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- Wrongful Death - Motor Vehicle Negligence - Auto/Pedestrian Collision - Wrongful Death of 42-year-old decedent childless male - No evidence of conscious pain and suffering - Childless decedent survived by spouse.

Bergen County

The plaintiff contended that the defendant driver negligently failed to make proper observations as he was traveling Northerly on a roadway that did not contain a sidewalk, lost control and swerved to his right, striking the 42-year-old decedent, who was walking very close to the fog line at night. The plaintiff’s proofs reflected that the plaintiff was walking in the same direction as traffic and the defendant contended that the accident actually occurred as the decedent suddenly crossed from East to West, rendering it impossible for the defendant to avoid the collision. The defendant also maintained that under the plaintiff’s version, the decedent had disregarded the statute that requires a pedestrian to walk while facing opposing traffic and that even under the plaintiff’s scenario, the decedent was comparatively negligent.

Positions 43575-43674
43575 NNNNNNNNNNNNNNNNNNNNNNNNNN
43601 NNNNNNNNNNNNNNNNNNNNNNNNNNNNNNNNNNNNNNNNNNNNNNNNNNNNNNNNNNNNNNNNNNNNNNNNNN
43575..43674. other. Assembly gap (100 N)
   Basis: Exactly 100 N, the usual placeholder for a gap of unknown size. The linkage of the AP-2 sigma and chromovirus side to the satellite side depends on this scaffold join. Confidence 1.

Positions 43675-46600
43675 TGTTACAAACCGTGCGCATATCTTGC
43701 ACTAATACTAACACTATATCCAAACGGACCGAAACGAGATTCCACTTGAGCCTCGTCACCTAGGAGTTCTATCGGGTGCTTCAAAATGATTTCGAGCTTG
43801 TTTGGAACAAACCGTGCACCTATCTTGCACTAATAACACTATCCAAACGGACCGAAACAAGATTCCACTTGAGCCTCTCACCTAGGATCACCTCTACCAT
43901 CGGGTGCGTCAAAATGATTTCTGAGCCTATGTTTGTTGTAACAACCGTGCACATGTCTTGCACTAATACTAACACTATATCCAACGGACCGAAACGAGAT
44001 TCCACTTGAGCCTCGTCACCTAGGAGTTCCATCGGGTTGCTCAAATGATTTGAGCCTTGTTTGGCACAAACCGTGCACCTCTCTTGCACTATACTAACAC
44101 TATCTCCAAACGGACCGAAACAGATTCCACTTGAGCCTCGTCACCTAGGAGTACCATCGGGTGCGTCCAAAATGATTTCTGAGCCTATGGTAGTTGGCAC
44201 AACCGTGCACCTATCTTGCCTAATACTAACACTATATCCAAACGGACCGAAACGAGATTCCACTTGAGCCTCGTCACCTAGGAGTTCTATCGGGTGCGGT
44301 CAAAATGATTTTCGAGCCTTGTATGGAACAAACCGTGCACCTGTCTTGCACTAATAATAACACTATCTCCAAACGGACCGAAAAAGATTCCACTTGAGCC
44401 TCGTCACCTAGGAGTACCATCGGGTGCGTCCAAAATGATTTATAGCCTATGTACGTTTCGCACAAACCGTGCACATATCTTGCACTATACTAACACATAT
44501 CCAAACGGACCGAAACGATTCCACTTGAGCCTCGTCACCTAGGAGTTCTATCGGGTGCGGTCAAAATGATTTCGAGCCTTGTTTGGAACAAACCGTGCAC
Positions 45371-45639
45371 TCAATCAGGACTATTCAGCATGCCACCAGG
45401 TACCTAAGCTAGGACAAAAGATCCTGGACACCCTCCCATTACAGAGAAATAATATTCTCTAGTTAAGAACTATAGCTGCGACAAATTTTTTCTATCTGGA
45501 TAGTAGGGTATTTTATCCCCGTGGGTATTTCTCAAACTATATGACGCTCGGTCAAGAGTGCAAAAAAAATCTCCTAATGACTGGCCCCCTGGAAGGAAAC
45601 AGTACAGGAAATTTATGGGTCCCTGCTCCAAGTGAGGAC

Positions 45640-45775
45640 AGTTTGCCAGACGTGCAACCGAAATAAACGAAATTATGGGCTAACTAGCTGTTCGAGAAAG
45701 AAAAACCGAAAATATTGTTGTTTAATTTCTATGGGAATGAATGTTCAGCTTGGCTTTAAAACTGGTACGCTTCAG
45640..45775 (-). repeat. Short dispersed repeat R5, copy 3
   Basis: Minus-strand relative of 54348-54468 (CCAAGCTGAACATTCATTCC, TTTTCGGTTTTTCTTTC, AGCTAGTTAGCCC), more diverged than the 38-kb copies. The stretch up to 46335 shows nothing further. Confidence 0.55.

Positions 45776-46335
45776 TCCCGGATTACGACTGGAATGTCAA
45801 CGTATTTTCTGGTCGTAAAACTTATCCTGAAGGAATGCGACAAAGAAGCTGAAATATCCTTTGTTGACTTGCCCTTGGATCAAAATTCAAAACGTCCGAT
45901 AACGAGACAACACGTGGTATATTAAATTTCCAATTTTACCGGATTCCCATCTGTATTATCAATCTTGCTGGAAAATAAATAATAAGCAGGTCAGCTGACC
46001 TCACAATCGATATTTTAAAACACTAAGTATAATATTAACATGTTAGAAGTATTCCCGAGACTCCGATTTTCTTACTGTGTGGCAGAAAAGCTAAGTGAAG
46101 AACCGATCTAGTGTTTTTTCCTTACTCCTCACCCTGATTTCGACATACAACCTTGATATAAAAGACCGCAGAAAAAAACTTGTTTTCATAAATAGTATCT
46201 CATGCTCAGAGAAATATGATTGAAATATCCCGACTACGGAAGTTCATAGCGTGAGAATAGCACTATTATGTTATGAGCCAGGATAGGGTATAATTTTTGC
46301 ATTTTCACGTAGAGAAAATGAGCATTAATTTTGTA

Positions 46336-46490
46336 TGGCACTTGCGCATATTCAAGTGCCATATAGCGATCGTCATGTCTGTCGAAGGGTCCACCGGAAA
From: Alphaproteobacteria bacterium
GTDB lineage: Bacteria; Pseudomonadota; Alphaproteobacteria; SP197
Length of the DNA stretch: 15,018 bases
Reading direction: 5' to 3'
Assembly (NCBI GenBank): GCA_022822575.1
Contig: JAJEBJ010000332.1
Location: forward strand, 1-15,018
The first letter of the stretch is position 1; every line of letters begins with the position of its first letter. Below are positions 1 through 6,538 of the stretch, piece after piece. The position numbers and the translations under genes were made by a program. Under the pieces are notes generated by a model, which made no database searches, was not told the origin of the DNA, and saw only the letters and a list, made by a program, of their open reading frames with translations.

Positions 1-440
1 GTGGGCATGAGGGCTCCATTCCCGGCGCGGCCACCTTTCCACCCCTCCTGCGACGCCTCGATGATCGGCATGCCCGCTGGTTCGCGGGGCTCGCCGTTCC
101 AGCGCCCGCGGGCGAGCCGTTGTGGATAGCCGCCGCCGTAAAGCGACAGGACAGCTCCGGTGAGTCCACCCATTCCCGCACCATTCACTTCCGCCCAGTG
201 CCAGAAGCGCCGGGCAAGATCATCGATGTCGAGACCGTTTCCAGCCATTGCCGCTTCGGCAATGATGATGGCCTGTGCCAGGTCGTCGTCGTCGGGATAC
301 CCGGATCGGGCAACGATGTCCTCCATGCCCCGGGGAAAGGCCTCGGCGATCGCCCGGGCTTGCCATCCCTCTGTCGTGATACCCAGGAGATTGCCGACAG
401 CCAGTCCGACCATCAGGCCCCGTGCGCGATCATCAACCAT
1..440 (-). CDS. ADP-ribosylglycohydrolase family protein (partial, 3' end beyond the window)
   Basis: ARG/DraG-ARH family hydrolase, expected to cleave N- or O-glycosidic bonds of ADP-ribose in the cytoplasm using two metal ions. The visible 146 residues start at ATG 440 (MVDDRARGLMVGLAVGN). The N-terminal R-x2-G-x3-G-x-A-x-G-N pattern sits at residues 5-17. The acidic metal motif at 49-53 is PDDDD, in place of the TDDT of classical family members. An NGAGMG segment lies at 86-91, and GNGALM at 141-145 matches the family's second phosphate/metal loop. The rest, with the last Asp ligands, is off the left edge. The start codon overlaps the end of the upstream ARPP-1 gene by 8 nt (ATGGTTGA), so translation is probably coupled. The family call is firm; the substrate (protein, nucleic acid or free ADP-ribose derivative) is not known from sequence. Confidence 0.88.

The defendant’s accident reconstruction expert contended that the presence of objects such as the decedent’s glasses and keys in the roadway reflected that the defendant’s version that the accident occurred when the decedent was crossing the street was accurate. The defense expert maintained that if the plaintiff’s version was correct, such objects and the decedent would have been propelled onto the snow covered golf course that was to the right of the roadway.

The decedent was found under the car and died approximately 15 minutes later from massive blunt force trauma. There was no evidence of conscious pain and suffering. The decedent was married and had no children. The plaintiff’s economist discussed approximately $________ in economic losses, including lost wages, household services and the pecuniary value of intangibles such as guidance and advice under Green vs. Bitner.

The jury found that the defendant was not negligent.

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